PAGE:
J. B. was a strong liberal, devoutly attached to Garibaldi. He also idolized another, greater, Italian. The Corsican corporal, Napoleone Buonaparte, was his great hero. Perhaps Monaco saw Guiseppe Garibaldi as a red-shirted reincarnation of Napoleon.
On Sundays, Monaco devoted himself to making pictures to record baptisms and weddings, at his studio. Some Sabbaths would find him coming home loaded down with silver dollars, payment for these happy camera sessions. All payment in those days was cash, hard cash. He also made fine, sensitive portraits of Fathers Piperni and Trinchieri of SS. Peter and Paul.
Monaco was very European in his style, his flair, but he was, at heart, 100 percent Americano. He Americanized long before his naturalization "took," probably from the moment he stepped ashore in New York, at age seventeen, on November 17, 1875. When he wrote home on his 1908 trip to Switzerland, his letters to Katherine were always in English, not Italian. They were full of breezy American banter and slangy gossip. He began them with "Dear Mamma and Kid ... .. Dear Old Woman and Kid," "Dear Young and Old, Saucy and Otherwise," and even "Old Bird."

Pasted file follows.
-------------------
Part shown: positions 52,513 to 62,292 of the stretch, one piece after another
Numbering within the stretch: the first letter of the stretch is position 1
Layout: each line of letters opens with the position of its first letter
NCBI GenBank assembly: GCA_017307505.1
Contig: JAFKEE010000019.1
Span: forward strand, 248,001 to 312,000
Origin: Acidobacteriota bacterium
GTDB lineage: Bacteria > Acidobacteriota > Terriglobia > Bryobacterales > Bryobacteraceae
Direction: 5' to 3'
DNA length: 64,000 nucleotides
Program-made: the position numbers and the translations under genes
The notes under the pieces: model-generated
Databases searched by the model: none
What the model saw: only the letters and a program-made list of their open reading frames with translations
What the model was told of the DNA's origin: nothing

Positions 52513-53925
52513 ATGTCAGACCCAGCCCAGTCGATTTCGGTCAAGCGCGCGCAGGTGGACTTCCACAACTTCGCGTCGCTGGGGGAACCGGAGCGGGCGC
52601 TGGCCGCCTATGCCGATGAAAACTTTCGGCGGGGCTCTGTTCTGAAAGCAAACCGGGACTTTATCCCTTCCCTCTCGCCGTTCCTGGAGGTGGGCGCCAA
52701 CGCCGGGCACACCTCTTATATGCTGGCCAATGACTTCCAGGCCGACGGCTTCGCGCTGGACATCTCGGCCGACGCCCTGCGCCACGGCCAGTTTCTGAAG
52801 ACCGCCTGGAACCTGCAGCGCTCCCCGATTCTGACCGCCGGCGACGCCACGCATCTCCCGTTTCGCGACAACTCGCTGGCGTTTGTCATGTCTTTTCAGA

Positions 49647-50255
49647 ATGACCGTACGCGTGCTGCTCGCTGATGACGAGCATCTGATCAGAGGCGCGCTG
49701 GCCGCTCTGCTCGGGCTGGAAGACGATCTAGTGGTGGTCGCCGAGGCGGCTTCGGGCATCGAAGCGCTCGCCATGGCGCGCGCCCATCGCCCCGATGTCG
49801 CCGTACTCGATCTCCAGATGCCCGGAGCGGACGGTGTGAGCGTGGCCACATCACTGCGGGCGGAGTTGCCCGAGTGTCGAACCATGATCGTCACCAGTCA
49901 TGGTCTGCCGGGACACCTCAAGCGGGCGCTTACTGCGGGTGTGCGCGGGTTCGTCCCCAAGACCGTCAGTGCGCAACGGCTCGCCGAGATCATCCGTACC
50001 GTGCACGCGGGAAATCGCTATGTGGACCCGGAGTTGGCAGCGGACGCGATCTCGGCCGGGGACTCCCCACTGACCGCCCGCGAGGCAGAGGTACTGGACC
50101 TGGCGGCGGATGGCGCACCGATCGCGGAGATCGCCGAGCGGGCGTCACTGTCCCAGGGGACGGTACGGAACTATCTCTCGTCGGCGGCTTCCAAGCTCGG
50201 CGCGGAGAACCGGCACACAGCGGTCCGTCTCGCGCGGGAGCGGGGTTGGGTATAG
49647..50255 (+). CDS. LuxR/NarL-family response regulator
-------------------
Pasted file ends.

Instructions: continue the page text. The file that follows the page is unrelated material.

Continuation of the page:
For all his levity, Monaco had a serious side. He took his photography and his painting, though the latter was only a hobby, very seriously. (In the 1887-89 city directory, for example, Louis was listed as a photographer, but J. B. as an artist and a portrait artist.) He won a modest reputation early on for his charcoal and crayon drawings, if not for the mundane backdrops he painted for photographic portraits.
In a local paper, circa 1923, J. B. was profiled as "a Swiss photographer and painter of San Francisco's Bohemia." He liked that. He told his anonymous interviewer that, at the age of fifteen in Livorno, he got his first art lesson by mischievously ringing, repeatedly, the doorbell of an established artist. The man promptly boxed his ears for disturbing him. "But," added Monaco, "while he was 'massaging' my ears, my eyes were feasting over his roomful of paintings, and the result of it all was a lot of artistic and fatherly advice." The photographer told his interviewer, "For real pleasure, I say, give me a canvas, paints, brushes, pipe, and a pretty subject--if it isn't asking too much at sixty -- six."
Monaco was also pleased when the March 1938 issue of Focus, a magazine published by Hirsch and Kaye, the West's largest independently owned photographic supply house, devoted its lead story to J. B. and his work. The cover bore a halftone from a photo of his 1929 romantic painting of a Neapolitan boy. At eighty-one, he was in good health although only months away from his death. His years rested easily on his shoulders. But his pride would not allow him to admit that financial reverses had taken his studio from him. He told his visitor that he had decided to retire and had therefore closed his photography business.